It is with great consternation that we acknowledge that our least favorite cartoonist at the New York Times has been let back in the building. Now, you might be wondering, given that the Times no longer has funny pages, what in the world we’re talking about. Well, we mean Charlie LeDuff, the Times’ resident chronicler of the quirky Everyman, who scours the country, and comes back with over the top caricatures written in the most purple prose possible. We thought that after his disastrously self-centered show last year, “Only in America,” which the Times itself — though it paid for it — had to pan (as did we), that Leduff’s shtick would be shelved for a while. It was, but then in late August the paper inaugurated a new column that would be LeDuff’s own, “American Album,” which appears every other Monday, and is billed thusly: “Portraits of offbeat Americans by Charlie LeDuff.” And with that, the Times handed a bottle of bourbon to an alcoholic.
We’ve held our tongues for a few months now as he’s profiled a nun who ministers to the homeless on Hollywood Boulevard, a man who retrieves corpses for a living in Detroit, and a Minuteman who monitors the border from a solitary hilltop. The ideas have been generally good. But when LeDuff writes these people’s lives, he does not look at them eye-to-eye. He condescends, and subsequently turns them into cartoons, making himself the star of every show.
It was his column on Monday that finally forced us over the edge. LeDuff turned his magnifying glass on one Gloria Castillo, a woman who works the graveyard shift at a Burger King drive-through window outside of Dallas. “She is overweight and wears pink lipstick,” he tells us, introducing Castillo.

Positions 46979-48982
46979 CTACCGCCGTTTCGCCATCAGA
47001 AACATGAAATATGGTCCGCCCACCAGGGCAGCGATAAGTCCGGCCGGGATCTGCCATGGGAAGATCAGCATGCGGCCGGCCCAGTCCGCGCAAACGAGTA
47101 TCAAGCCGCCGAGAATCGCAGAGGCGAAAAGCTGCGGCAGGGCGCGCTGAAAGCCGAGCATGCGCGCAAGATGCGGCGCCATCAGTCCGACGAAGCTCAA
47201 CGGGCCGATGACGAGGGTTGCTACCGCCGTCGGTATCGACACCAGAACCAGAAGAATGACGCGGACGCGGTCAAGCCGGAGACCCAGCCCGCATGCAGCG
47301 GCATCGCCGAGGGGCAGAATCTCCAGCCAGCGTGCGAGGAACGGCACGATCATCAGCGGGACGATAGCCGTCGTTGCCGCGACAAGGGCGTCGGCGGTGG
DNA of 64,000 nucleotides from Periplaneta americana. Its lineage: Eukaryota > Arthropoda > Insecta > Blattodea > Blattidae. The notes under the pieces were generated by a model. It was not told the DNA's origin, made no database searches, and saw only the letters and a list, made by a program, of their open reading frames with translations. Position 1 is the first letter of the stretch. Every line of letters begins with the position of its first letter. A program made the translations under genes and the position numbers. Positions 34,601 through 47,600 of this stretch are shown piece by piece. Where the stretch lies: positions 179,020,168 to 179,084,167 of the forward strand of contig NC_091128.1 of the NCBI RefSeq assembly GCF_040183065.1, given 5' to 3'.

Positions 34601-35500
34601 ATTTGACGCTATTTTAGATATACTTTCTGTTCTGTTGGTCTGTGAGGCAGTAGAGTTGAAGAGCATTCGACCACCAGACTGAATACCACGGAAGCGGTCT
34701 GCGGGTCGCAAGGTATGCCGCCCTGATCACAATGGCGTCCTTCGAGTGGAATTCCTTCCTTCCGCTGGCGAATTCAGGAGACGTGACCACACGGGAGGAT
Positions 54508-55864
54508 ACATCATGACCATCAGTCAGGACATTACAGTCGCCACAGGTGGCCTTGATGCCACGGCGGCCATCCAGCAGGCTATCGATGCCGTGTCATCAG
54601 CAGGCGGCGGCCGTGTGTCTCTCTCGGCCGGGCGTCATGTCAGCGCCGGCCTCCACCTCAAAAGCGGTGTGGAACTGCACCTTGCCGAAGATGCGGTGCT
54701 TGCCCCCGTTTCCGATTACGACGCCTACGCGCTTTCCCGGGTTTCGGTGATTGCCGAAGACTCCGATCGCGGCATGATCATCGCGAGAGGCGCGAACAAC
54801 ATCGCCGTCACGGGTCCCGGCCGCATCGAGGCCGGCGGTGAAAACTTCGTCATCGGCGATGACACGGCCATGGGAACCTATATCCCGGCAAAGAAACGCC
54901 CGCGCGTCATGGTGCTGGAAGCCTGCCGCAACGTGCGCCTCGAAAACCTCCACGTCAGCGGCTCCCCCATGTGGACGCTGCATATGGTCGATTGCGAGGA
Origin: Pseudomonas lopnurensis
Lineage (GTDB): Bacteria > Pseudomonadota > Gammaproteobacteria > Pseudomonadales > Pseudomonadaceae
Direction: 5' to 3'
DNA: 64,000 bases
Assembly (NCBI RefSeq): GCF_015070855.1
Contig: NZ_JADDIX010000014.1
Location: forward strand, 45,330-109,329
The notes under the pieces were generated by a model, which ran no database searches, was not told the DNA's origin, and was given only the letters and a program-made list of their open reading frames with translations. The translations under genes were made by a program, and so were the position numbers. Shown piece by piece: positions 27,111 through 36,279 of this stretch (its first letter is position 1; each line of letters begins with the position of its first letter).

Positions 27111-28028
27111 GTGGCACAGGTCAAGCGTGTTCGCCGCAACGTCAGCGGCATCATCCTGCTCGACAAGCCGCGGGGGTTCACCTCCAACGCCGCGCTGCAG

The piece goes on to give us not the story of this woman’s existence, which might have been interesting, but rather a few broad, one-dimensional strokes that don’t take into account the real person at all: “But consider the life inside that window on Loop 12 in West Dallas. There is a woman with children and no health insurance, undereducated, a foot soldier in the army of the working poor. The fry cook sneezes on the meat patties. Cigarettes go half smoked. Cameras spy on the employees. Customers throw their fries and soft drinks sometimes because they think it’s funny.”
Even the contrived sense of outrage with which he writes about her life “on the low side of making it,” falls apart when he describes, for example, what she feeds her children: “Every morning, the boys’ order is the same: one sausage, egg and cheese biscuit; one bacon biscuit; two hash browns; and two orange juices. Ms. Castillo could take free food home from Burger King, but the boys like McDonald’s better.”
And of course — of course! — she’s “got dreams.” The superciliousness of the piece would not be complete without reference to her fantasy of being “a paralegal going to work in a downtown office tower, wearing a pantsuit.”
It’s almost a satire of the kind of east coast liberal elitism that the Times is frequently accused of. There is no genuine sense that LeDuff wants to know who this woman is besides reproducing a blown-up image of all the clichés we would normally associate with a woman working at a drive-through.
What makes the whole thing worse is LeDuff’s writing style, one that is laughably baroque. In LeDuff’s world, the “rain sizzles on the parking lot blacktop like frying bacon,” a “mustache of perspiration breaks across her lip,” she “wishes she would have thought about life instead of letting it come at her, one dead end job at a time.”